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What the event lacked in grandiosity, it made up for in flavor. Grafton Street offered a beautiful spoonful of tuna tartar, and Follow the Honey – whose staff was decked out in fancy beekeeping gear – had a great selection from which you could taste.  Zinneken’s waffle bites were a delicious treat to end the night. Since they’re made from a dough and not a batter, they have a great, thicker texture that makes them all the more satisfying.

IMG_0166The sampling might be over, but these restaurants are here to stay.  ‘Till next year!IMG_0171

Gluten Free Peanut Butter Balls

   Picture4by Danielle Leavitt ’17

It’s that time of year again when the crisp air and clear blue skies invite you to participate in their splendor. Winter will be coming soon, and the return to fluorescent bulbs and forced heat can dampen anyone’s spirits. This is a great time of year to enjoy being outside, whether it’s to take a walk or run along the river, canoe, or even hike. Fall leaves, apple picking, and spiced cider are traditional treats that we eat this time of year. In my family, we make simple Peanut Butter Balls that are not only delicious, but very healthy and can be used as a seasonal post work out snack or used as an on-the-go snack. Each ball has 100 calories and 5 grams of protein, are gluten-free, and easy to make!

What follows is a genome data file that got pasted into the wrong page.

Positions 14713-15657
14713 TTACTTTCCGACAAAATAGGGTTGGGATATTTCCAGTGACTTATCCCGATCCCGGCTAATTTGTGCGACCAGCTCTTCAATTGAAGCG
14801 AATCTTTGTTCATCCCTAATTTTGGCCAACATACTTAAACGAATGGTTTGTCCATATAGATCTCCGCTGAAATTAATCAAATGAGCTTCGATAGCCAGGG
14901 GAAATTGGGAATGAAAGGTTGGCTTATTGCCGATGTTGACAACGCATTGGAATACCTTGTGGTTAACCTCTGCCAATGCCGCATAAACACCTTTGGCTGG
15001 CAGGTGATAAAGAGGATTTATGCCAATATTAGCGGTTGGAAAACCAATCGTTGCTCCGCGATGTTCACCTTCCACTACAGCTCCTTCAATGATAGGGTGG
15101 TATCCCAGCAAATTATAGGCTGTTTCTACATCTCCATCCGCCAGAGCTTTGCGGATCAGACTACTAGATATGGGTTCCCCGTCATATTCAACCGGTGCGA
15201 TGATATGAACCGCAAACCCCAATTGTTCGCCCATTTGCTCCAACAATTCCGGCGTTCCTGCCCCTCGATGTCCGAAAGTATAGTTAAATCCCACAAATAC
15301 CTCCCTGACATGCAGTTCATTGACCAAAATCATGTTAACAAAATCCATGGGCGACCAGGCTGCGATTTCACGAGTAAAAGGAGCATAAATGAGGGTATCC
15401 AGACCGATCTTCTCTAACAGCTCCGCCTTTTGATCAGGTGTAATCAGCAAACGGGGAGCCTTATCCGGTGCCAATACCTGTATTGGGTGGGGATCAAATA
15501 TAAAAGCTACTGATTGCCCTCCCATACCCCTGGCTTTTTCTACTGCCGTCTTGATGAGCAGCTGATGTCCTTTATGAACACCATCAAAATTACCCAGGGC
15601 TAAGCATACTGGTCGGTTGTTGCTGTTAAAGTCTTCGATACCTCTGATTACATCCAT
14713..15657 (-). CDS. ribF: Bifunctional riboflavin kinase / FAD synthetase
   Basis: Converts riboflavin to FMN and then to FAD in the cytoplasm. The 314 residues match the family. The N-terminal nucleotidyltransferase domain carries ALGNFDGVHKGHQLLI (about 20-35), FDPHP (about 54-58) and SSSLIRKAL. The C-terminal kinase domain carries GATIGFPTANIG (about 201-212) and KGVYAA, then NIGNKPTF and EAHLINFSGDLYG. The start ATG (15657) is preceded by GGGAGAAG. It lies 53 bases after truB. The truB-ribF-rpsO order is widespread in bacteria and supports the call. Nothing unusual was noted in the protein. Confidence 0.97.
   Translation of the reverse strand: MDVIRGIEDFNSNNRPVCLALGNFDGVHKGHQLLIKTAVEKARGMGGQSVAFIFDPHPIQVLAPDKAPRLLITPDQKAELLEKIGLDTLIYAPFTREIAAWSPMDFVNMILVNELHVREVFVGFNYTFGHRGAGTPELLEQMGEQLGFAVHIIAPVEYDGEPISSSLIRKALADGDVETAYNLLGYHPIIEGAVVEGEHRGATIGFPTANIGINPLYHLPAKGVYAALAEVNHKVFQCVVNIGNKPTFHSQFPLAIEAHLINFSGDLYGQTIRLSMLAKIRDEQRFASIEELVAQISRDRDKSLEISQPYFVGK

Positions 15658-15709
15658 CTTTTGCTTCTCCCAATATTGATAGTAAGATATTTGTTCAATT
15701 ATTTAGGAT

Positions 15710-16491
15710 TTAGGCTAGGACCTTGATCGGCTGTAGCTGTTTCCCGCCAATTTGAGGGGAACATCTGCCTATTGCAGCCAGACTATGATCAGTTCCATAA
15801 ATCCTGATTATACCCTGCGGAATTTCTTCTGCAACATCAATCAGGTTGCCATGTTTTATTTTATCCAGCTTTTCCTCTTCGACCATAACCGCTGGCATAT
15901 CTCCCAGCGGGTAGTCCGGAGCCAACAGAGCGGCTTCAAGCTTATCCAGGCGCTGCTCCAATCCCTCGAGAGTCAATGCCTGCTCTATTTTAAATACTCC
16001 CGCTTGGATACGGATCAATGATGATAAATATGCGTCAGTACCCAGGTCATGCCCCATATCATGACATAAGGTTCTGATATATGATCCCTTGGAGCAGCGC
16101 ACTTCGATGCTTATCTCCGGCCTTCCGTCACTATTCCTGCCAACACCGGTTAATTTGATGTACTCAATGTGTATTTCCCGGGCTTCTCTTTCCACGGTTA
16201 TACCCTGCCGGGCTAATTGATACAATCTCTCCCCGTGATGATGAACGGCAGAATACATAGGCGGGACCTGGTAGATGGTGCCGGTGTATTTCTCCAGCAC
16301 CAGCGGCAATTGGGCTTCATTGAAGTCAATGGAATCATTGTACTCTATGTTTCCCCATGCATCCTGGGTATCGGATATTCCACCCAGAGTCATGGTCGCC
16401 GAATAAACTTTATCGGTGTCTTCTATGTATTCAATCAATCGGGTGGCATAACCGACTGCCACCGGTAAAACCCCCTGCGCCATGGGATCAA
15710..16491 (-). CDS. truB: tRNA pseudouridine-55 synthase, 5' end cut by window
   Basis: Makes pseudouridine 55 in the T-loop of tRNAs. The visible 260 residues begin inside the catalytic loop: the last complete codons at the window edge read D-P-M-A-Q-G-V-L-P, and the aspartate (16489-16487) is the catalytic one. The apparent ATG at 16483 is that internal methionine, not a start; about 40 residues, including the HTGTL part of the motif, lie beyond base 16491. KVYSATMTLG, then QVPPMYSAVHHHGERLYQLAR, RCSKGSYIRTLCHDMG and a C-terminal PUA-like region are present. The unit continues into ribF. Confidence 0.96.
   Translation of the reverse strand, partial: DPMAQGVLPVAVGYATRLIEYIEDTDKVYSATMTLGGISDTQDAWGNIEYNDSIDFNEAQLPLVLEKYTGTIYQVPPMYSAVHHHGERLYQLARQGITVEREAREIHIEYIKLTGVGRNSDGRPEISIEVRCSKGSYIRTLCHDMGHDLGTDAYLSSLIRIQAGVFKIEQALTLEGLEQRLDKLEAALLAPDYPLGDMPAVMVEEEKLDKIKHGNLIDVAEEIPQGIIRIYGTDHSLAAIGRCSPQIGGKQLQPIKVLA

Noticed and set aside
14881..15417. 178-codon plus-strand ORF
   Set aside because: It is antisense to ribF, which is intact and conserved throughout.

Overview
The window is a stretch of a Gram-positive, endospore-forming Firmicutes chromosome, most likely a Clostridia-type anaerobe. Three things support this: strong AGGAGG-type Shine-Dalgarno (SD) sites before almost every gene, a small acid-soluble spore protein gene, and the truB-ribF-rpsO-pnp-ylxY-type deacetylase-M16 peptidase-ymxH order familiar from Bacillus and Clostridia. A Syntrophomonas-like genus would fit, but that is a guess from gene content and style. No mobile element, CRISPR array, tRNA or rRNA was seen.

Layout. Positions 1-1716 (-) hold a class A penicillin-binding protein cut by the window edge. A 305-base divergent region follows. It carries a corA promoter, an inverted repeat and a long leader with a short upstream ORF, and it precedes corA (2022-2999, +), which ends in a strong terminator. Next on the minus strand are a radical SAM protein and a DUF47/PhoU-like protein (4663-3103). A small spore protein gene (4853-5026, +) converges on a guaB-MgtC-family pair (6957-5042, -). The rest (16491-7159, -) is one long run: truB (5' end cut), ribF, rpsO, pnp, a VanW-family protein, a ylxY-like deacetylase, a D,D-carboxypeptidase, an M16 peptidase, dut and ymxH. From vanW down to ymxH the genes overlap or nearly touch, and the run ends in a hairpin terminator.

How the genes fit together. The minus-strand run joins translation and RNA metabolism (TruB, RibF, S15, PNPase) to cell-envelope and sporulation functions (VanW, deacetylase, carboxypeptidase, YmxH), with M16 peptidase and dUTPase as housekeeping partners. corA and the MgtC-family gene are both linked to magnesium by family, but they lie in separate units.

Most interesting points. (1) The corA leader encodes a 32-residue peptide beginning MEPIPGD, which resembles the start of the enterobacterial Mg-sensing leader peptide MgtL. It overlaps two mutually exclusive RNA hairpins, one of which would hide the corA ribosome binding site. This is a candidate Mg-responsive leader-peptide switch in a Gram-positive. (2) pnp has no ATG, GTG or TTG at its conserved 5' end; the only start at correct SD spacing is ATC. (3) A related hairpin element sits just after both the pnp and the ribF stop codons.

Ingredients:

1/2 cup Natural Creamy Peanut Butter

1 scoop Vanilla Protein Powder

1 tsp Honey

1/2 cup Dark Chocolate Chips

1/2 tsp Coconut Oil

*all ingredients are Gluten free

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Directions: